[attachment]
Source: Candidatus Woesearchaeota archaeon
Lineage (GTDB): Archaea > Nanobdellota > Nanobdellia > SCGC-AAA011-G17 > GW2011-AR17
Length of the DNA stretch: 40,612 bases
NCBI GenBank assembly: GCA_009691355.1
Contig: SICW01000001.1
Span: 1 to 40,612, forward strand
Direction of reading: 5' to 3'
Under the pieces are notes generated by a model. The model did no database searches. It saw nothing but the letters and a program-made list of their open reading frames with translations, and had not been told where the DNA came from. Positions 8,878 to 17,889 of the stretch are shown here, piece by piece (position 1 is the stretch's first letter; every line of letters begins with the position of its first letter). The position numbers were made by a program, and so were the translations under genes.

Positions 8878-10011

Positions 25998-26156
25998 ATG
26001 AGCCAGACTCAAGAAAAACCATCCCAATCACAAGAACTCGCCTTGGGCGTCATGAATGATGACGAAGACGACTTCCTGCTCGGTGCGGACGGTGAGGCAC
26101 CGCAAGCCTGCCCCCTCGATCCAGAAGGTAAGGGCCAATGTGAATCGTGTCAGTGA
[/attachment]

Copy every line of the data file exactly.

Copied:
Source: Candidatus Woesearchaeota archaeon
Lineage (GTDB): Archaea > Nanobdellota > Nanobdellia > SCGC-AAA011-G17 > GW2011-AR17
Length of the DNA stretch: 40,612 bases
NCBI GenBank assembly: GCA_009691355.1
Contig: SICW01000001.1
Span: 1 to 40,612, forward strand
Direction of reading: 5' to 3'
Under the pieces are notes generated by a model. The model did no database searches. It saw nothing but the letters and a program-made list of their open reading frames with translations, and had not been told where the DNA came from. Positions 8,878 to 17,889 of the stretch are shown here, piece by piece (position 1 is the stretch's first letter; every line of letters begins with the position of its first letter). The position numbers were made by a program, and so were the translations under genes.

Positions 8878-10011

Positions 25998-26156
25998 ATG
26001 AGCCAGACTCAAGAAAAACCATCCCAATCACAAGAACTCGCCTTGGGCGTCATGAATGATGACGAAGACGACTTCCTGCTCGGTGCGGACGGTGAGGCAC
26101 CGCAAGCCTGCCCCCTCGATCCAGAAGGTAAGGGCCAATGTGAATCGTGTCAGTGA